|Verbal Accent in Russian|
There are two basic types of accent in Standard Contemporary Russian (for nouns and adjectives as well as verbs): (1) fixed and (2) variable. If the accent falls on the same syllable of every form in a conjugation, it is fixed. Fixed accent may be fall on the same syllable of the stem or on the ending. If the position of the accent is not the same throughout the conjugation, it is said to be 'variable', and shifts between the first syllable of the ending and the last syllable of the stem.
Many verbs in Russian exhibit accent on one syllable of the stem where it remains no matter which ending is attached to the verb: present-future, past, imperative, infinitive. The following table illustrates the fixed accent pattern in the first and second conjugations with делай- 'do, make' and остави- 'leave (something)'. The accented syllable is indicated in the table below by boldface type.
|делай-||'do, make'||остави-||'leave (something)'|
|делать||'to do, make'||оставить||'to leave'|
|Делай!||'Do (it)!||Оставь!||'Leave (it)!'|
Click any of the highlighted words and hear how each of the forms in the conjugation are pronounced. Pay particular attention to the loudest syllable: that is the accented one.
The accent of other verbs is fixed on the ending throughout the conjugation, so that regardless of the form, the first (or only) syllable of the ending is always accented. Among the Conjugation I verbs, вёд- "take, lead" is such a verb and among those of Conjugation II прости- "forgive" is a good example.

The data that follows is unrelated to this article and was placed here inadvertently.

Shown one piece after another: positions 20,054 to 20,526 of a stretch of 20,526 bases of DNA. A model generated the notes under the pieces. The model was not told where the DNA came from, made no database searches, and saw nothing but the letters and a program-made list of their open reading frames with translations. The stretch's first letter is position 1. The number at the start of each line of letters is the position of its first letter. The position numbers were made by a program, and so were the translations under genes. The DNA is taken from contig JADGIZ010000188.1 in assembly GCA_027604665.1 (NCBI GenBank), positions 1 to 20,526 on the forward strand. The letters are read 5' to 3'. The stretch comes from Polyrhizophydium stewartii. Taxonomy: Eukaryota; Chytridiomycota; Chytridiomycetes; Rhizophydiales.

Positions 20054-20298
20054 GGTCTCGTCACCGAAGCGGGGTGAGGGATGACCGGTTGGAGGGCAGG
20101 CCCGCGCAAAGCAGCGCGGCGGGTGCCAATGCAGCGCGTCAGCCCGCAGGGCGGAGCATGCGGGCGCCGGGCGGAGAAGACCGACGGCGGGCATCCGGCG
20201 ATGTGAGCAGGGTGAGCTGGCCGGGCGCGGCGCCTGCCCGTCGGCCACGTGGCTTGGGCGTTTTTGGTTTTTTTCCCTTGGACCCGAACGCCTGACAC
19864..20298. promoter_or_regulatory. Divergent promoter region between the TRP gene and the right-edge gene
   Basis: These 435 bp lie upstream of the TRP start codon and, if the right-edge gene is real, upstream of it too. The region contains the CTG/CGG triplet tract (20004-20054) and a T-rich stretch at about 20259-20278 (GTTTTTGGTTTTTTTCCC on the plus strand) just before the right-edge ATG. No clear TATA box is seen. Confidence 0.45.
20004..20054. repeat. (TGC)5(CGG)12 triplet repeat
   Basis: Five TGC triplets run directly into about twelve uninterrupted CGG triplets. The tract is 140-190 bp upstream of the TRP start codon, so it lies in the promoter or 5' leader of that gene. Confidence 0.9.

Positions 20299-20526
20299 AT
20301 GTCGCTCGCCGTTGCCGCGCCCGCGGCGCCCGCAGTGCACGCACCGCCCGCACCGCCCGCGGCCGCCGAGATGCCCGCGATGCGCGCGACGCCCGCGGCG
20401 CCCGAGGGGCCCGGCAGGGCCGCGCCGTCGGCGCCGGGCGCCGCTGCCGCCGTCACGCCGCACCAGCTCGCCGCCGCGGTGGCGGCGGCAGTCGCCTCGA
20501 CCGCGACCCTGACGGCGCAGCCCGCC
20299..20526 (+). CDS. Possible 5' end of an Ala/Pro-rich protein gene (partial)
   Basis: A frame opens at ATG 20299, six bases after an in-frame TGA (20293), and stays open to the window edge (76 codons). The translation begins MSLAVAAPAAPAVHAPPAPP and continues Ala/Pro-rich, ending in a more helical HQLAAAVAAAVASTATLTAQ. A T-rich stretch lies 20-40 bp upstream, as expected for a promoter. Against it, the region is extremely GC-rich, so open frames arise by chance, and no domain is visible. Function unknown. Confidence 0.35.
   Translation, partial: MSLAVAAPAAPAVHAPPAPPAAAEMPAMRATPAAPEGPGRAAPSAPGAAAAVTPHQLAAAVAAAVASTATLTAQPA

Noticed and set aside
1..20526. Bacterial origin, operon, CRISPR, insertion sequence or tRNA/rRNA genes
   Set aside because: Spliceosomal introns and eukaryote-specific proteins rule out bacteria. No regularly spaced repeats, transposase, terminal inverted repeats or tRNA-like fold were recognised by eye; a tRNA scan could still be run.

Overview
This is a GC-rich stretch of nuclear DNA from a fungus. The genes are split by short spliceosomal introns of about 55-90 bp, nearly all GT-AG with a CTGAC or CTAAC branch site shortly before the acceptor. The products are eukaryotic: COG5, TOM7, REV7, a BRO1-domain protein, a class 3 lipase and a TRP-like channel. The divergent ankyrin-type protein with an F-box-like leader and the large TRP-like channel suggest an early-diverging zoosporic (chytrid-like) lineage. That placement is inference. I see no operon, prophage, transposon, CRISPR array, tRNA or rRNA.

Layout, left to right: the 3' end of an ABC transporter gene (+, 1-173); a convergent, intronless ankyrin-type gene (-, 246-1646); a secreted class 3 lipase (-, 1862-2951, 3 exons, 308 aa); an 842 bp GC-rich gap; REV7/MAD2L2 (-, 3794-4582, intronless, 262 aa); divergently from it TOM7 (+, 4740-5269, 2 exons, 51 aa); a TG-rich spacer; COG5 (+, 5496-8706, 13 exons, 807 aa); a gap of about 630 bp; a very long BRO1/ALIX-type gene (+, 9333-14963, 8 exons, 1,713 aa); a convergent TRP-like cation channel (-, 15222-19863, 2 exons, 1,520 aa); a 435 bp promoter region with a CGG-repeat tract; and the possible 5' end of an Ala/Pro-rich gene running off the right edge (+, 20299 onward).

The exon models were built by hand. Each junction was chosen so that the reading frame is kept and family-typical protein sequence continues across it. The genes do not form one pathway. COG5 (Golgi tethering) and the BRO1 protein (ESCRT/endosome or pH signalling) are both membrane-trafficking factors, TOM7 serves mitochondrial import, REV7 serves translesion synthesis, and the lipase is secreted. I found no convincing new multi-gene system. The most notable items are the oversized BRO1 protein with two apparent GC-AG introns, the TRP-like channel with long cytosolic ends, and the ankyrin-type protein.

|вести||"to lead"||простить||"to forgive"|
Again, you may click any of the highlighted words above for their pronunciation. As a rule of thumb, strong consonant stems have end accent while stems on й tend to have stem accent.
Variable accent is found most frequently among vowel stems. It falls on the suffix in (1) 1st person singular, (2) the infinitive, (3) the imperative, (4) the past tense (on the vowel preceding л), and moves one syllable back onto the stem in the other present-futute tense forms and in the past passive participle.
|мог- "may, can"||люби- "love"|
By now you should have a firm lock on the (as usual) very simple principle of Russian verbal accent. Let's see just how well we have mastered it.
|Practice Your Russian Accent|
In the blank spaces below, write in the vowel—just the vowel—that receives the accent in the full verbal forms listed on the left. The stems on the far left provide you with the information as to whether the stem has fixed or variable accent. Yellow indicates the position of fixed accent. (If the final consonant is yellow, the stem is end accented.) White indicates the position of variable accent in the infinitive and past tense.
When you've typed in your vowel, push the magic button to prove you picked the right one.
Next we need to examine the remainder of the results of the consonant and vowel wars between the final sound of stems and the initial sound of endings mentioned previously. In the section on rules of combination, we noted that stem vowels generally disappear when ending vowels appear but most stem consonants put up a fight. Let's now turn to some of the results of these contests.